BEIRUT, Lebanon – A powerful bomb killed a pro-government Parliament member and six others Wednesday in a Christian suburb east of the Lebanese capital, security officials said.
The blast targeted Antoine Ghanem, 64, a member of the right-wing Christian Phalange Party, said the officials, speaking on condition of anonymity because they were not authorized to speak to the press.
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The Voice of Lebanon radio station, which is owned by the Phalange party, also confirmed Ghanem's death. The identities of the others killed were not immediately known.
The attack occurred six days before Parliament was scheduled to meet to elect a new president in a deeply divisive vote. Ghanem is the eighth prominent anti-Syrian figure assassinated since 2005, including three lawmakers from the majority, reducing the ruling party's margin in Parliament.
The blast occurred in the Sin el-Fil district, a Christian area which houses the home of former President Amin Gemayeh, whose son, Industry Minister Pierre Gemayel, was shot and killed in November 2006.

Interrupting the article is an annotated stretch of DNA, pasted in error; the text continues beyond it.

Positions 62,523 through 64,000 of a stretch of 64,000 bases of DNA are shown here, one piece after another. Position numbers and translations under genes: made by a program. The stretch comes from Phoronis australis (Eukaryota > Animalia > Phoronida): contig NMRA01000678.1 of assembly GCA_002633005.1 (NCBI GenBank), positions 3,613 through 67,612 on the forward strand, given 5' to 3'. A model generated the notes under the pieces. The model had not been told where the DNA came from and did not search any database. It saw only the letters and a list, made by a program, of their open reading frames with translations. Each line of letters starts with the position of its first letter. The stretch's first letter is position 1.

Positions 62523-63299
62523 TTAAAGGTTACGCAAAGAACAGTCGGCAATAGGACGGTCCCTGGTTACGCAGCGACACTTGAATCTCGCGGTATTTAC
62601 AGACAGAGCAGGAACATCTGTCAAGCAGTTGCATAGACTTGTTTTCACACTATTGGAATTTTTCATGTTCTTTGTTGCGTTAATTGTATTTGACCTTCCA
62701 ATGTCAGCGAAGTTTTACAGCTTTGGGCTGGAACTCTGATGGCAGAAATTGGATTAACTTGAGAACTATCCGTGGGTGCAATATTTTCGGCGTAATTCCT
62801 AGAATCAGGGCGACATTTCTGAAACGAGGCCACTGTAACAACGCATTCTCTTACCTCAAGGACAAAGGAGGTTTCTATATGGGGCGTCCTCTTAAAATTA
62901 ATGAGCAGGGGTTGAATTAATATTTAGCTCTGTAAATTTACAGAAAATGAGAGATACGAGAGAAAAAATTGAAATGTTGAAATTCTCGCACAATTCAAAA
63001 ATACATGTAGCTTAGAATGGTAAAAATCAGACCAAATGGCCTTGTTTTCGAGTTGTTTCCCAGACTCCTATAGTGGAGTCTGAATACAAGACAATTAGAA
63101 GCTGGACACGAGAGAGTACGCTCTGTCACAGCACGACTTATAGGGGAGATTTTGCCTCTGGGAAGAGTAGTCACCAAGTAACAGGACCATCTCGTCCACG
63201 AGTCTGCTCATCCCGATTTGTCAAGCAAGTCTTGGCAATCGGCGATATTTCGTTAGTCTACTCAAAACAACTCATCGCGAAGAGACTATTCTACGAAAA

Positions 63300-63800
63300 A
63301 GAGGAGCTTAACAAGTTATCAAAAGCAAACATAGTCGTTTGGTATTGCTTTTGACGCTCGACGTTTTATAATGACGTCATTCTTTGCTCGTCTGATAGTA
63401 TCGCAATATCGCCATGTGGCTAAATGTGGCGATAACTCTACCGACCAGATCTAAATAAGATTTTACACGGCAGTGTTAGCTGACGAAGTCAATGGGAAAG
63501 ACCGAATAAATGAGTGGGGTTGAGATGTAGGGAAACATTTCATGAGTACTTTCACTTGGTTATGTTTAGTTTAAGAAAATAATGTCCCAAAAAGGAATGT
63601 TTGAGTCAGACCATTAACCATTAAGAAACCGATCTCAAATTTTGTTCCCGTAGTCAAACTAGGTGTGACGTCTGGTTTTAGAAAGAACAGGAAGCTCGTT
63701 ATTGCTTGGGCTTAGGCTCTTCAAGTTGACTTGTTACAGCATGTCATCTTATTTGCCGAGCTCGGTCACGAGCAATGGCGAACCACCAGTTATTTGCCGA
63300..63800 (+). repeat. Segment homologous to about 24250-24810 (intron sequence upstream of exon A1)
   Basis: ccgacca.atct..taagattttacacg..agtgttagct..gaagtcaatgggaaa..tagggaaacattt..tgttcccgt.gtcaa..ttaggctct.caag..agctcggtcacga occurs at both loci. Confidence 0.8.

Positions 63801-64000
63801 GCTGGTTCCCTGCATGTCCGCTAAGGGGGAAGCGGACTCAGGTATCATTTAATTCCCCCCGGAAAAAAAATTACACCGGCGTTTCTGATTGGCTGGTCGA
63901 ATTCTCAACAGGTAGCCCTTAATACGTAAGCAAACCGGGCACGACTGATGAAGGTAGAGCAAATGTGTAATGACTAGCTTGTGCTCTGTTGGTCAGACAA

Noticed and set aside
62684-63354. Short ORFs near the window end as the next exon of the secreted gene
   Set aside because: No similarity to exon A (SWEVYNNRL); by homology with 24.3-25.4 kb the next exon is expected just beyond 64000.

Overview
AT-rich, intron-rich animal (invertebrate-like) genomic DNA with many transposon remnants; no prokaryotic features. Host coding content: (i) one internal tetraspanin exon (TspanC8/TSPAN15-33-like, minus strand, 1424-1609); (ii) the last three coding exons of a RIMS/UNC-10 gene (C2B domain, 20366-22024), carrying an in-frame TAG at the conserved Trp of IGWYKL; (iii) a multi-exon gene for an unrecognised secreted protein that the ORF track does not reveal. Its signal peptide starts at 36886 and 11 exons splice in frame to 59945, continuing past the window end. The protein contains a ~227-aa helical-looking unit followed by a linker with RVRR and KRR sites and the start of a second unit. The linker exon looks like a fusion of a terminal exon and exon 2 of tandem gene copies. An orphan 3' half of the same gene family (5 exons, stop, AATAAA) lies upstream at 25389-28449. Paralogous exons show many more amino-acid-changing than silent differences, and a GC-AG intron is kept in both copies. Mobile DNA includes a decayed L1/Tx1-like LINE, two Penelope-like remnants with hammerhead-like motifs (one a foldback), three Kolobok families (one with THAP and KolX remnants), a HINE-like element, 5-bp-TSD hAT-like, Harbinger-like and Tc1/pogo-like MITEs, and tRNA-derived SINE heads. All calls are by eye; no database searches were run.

A local television station, LBC, said 20 people were wounded in the blast. LBC's footage footage showed severe damage in nearby buildings and several cars on fire.
The explosion sent a cloud of gray smoke over the area, and blood covered several parts of the street.
The assassination of anti-Syrian figures began with former prime minister Rafik Hariri, who was killed in a massive car bombing that year. Syria's opponents in Lebanon have accused Damascus of being behind the killings, a claim Syria denies.
Hariri's death sparked massive protests that helped bring an end to Syria's nearly 30-year domination of Lebanon. Damascus was forced to withdraw its troops from Lebanon in 2005, and a government led by anti-Syrian politicians was elected.
Since then, the government of U.S.-backed Prime Minister Fuad Saniora has been locked in a power struggle with the opposition, led by Syria's ally Hezbollah. Government supporters have accused Syria of seeking to end Saniora's slim majority in parliament by killing off lawmakers in his coalition.
After the assassination of Parliament member Walid Eido in June, many majority legislators spent the summer abroad for security reasons. Others who stayed took extra precautions.